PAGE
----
Poor Performance in the Rain

Discussion in 'General' started by whereshaldo, Jun 13, 2018.

  1. whereshaldo

    whereshaldo New Member

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    I've got a problem with poor performance in the rain that I just cannot seem to puzzle out. Its a stock '81 C70. Whenever we have a good amount of rain the bike has a tendency to bog down and loose all power whatsoever. It will idle just fine, and in 1st gear I generally have no problems getting the bike up to full revs. As soon as I shift into second all momentum stops. Its almost like when Han tries to put the Falcon into hyperdrive. If I shift back to 1st i can regain the momentum, and if I let the bike scream in first it seems like I can eventually shift into 2nd and have power. Today was a little different in that I had a big hill to go up which generally requires 1st anyway, and i definitely didn't have all the power I needed.

    Any thoughts? i do have the breather drain tube plugged up, so its not sucking water up that way. It also doesn't seem 100% electrical because turn signals and lights all continue to work just fine.

    Thoughts? I've got 8 hours before I have to slog home.
     
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  3. racerx

    racerx Administrator
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    Based on that info, it's inhaling water. Not familiar with this bike so bear with me...why would you plug a drain/breather? If you're talking about the airbox, airflow will follow the path of least resistance, i.e. the airfilter. If the airfilter element is not the path of least resistance...voila!...there's the problem.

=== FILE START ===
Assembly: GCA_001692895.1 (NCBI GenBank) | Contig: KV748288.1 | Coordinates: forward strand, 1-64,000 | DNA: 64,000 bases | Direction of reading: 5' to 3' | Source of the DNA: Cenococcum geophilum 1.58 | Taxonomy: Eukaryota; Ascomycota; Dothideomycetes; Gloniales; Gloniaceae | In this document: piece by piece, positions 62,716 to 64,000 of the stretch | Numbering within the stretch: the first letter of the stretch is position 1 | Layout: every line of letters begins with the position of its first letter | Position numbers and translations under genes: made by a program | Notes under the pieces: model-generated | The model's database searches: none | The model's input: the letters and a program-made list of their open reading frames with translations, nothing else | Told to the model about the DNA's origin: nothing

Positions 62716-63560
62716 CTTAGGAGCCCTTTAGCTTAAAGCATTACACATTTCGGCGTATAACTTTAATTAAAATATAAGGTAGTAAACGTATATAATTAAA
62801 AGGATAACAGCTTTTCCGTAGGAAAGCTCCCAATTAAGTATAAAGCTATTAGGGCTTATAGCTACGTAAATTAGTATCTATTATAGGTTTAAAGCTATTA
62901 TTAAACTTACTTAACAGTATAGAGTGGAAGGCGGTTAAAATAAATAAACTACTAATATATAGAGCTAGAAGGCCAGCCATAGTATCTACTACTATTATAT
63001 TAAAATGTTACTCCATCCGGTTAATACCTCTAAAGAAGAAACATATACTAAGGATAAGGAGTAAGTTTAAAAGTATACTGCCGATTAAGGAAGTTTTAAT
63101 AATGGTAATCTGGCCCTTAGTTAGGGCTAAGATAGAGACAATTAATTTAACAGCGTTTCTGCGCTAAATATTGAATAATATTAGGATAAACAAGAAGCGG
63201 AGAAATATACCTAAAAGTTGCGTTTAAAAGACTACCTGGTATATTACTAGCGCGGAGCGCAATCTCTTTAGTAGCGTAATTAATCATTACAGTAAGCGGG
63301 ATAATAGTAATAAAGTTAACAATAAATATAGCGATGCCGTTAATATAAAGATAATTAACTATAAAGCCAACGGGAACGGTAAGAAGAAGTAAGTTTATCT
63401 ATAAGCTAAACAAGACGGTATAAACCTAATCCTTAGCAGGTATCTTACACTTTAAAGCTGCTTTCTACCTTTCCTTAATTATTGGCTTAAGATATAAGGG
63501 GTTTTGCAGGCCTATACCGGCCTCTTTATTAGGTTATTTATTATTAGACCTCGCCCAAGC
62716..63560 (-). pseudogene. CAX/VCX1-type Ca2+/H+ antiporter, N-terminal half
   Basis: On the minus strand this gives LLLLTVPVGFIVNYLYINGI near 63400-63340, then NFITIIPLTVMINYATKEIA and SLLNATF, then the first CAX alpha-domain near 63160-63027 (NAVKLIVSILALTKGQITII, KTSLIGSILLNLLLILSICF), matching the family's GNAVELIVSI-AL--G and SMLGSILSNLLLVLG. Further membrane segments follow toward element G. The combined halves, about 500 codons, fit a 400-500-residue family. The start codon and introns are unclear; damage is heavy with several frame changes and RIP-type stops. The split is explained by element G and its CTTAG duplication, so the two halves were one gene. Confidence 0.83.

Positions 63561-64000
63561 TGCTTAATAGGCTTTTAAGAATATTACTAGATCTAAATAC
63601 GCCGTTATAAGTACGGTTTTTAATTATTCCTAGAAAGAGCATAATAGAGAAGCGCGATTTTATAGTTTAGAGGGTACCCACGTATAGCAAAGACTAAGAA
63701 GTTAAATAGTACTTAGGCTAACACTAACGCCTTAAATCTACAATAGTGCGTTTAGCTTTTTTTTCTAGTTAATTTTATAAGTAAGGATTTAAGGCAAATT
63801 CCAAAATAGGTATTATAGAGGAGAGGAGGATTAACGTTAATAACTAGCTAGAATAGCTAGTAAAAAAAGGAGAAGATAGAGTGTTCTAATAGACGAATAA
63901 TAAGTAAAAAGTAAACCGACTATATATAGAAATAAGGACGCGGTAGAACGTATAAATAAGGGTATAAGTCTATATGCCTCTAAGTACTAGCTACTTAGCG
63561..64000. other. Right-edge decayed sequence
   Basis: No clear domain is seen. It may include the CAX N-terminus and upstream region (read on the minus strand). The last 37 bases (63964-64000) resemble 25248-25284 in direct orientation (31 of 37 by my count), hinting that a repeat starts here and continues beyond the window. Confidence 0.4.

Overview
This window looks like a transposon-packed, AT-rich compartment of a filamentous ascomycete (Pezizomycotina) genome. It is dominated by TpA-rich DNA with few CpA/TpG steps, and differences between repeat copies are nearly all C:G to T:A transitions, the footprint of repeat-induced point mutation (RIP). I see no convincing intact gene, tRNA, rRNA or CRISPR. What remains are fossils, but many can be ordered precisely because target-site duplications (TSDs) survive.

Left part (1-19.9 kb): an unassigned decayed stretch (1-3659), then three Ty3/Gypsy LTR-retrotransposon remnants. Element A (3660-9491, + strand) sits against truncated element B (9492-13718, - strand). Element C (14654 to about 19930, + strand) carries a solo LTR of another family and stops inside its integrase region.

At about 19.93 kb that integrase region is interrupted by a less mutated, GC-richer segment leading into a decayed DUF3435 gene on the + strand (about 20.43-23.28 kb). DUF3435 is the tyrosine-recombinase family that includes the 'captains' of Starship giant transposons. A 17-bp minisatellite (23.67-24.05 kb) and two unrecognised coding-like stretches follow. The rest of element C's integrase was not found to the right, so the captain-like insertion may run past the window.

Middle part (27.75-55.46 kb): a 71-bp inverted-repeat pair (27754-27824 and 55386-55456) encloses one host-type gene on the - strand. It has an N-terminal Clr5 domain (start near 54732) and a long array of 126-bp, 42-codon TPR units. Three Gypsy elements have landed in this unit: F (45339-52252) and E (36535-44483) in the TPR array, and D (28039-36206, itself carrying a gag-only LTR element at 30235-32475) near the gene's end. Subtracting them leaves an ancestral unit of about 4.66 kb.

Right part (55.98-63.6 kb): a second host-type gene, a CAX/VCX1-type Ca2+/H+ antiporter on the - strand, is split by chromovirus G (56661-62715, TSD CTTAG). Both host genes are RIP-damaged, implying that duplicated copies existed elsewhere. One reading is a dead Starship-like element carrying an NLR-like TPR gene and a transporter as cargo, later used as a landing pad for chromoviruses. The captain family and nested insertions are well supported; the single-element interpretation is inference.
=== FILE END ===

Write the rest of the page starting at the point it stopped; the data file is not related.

4. cjpayne

    cjpayne Well-Known Member

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    I agree with Bob. That breather needs to drain. Your plug cap could also be not sealing around the plug and letting water in the cap. Drench the inside of the cap with wd40.

    I would also get the bike level upright and drain the carb bowl just to see if there's some water in there too. I doubt it, but cant hurt to check.
     
  5. whereshaldo

    whereshaldo New Member

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    Sorry i don't mean breather, i mean the drain tube that comes off the airbox. Part 20 shown in this diagram.
    https://www.tmsparts.com/media/oem/orig/HOM/1350/79347.gif

    Do I even need all that crap? Seems like eliminating all of this would solve lots of potential issues.